Subway Gluten Free

Back at the beginning of the year I heard that Subway were starting to test gluten free rolls and brownies for gluten free customers and now it sounds like they are expanding  as these items make their way onto menus. Subway sandwiches are the one fast food that I ate in my pre-celiac days so the thought of being able to eat here again is exciting. On the other hand, taking into consideration that Subway is a sandwich bar..gluten..gluten…gluten, it’s probably one of the last places any celiac would consider going for a safe meal, right? My first thought was perhaps they are catering for gluten sensitive folks rather than celiacs. I’m very happy and appreciative that Subway want to provide options for gluten free customers and I certainly wouldn’t want to discourage them from doing so but at the same time we need to ensure that that what they’re taking enough (and the correct) precautions to keep us safe..or what’s the point? One thing is for sure, they certainly have a difficult job ahead of them assuring customers that their gluten free products are safe when prepared in an environment filled with wheat, barley, oats and rye. What precautions could Subway sandwich artists take to convince us?

How it works:  At Subway, once a gluten-free roll or brownie is ordered, the line staff is required to wipe down the entire counter and get rid of any crumbs in the vicinity. They’re then to wash their hands and change their gloves. The gluten-free rolls and brownies are pre-packaged on fresh deli paper, and a single-use, pre-packaged knife is used for cutting.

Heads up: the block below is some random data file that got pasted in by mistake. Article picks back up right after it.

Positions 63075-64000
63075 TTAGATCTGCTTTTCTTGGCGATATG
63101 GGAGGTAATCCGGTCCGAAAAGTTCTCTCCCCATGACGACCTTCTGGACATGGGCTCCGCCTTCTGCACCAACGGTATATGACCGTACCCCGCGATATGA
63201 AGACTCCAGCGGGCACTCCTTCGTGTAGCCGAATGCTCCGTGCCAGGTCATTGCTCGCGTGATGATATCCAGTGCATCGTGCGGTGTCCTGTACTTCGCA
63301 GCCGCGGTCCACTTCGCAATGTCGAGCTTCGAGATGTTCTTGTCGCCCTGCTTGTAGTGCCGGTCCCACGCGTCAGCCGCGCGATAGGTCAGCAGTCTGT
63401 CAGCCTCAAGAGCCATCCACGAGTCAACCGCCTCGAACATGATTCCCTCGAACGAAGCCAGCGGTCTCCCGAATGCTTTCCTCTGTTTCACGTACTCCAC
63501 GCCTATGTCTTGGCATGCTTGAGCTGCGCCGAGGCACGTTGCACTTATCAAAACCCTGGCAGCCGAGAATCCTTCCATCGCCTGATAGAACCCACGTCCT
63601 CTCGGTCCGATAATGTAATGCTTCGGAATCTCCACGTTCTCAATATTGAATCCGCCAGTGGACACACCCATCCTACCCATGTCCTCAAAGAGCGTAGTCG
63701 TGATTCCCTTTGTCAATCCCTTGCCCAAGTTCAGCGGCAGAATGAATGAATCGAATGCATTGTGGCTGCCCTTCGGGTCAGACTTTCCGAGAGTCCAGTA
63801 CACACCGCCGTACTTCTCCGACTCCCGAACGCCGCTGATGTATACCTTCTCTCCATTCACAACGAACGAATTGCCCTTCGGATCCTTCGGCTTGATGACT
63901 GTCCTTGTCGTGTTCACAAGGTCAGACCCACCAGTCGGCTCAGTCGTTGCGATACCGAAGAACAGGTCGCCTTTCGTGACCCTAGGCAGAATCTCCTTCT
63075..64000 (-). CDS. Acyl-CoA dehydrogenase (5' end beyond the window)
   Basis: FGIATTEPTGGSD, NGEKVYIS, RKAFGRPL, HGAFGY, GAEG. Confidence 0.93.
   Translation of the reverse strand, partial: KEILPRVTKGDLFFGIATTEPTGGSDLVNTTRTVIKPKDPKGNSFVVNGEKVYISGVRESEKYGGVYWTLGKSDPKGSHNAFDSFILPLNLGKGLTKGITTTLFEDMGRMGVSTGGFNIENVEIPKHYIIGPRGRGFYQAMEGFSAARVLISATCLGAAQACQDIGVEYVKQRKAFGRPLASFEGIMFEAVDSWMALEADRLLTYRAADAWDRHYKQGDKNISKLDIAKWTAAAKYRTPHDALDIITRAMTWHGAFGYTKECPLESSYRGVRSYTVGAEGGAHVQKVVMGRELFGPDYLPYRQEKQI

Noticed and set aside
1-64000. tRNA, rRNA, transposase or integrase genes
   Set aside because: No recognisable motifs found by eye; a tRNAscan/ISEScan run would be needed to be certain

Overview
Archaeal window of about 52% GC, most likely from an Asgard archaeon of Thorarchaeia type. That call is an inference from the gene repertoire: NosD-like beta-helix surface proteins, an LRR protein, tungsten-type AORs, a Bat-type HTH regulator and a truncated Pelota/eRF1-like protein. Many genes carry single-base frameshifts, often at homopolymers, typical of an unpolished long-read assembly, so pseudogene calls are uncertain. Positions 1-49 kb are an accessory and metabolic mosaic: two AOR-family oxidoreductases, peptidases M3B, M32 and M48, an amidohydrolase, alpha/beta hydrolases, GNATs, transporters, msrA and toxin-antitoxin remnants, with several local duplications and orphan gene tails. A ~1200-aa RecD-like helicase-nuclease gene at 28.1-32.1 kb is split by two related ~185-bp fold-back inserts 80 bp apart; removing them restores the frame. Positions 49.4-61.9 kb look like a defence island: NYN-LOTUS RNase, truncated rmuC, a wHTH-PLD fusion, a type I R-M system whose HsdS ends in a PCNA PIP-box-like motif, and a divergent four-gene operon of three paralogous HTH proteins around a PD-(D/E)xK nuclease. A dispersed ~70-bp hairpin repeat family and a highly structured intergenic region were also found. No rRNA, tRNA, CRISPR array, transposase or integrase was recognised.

The gluten-free sandwich is taken from order to point-of-sale by the same person, as opposed to being passed down the line in the traditional Subway format. Customers are able to watch the creation from start to finish.

Mark Christiano,  Subway’s baking specialist in the R&D department says “If they don’t like what they see, they can start it over. It’s important that our customers feel comfortable and safe,”  “Nobody is going to die from this, but people get very sick if it’s not done right. We want to provide them with a place to eat where they don’t have to worry about that.”

Sounds like they have a plan. This is exciting. I hope all of these precautions are taken by every sandwich artist when preparing food for gluten free customers.

But will celiacs feel safe eating here? Pizza restaurants which offer gluten free options have similar difficulties where cross contamination is concerned and recently I’ve become more aware of possibly unsafe practices concerning shared ladles/ovens etc making me less likely to chose to eat at these places.I’m always very careful when it comes to eating anywhere that handles a lot of glutenous products but for some reason the thought of eating a gluten free sandwich from a fast food chain really doesn’t fill me with confidence.

My top concerns

  • Is wiping down the counter enough to really ensure it’s completely crumb free considering the quantity and frequency of glutenous products prepared there?
  • Will separate ladles/bottles of dressing be used for gf and non gf orders? (ladles or bottle tips could have been contaminated from touching glutenous bread) This may not be an issue if no ladles are used.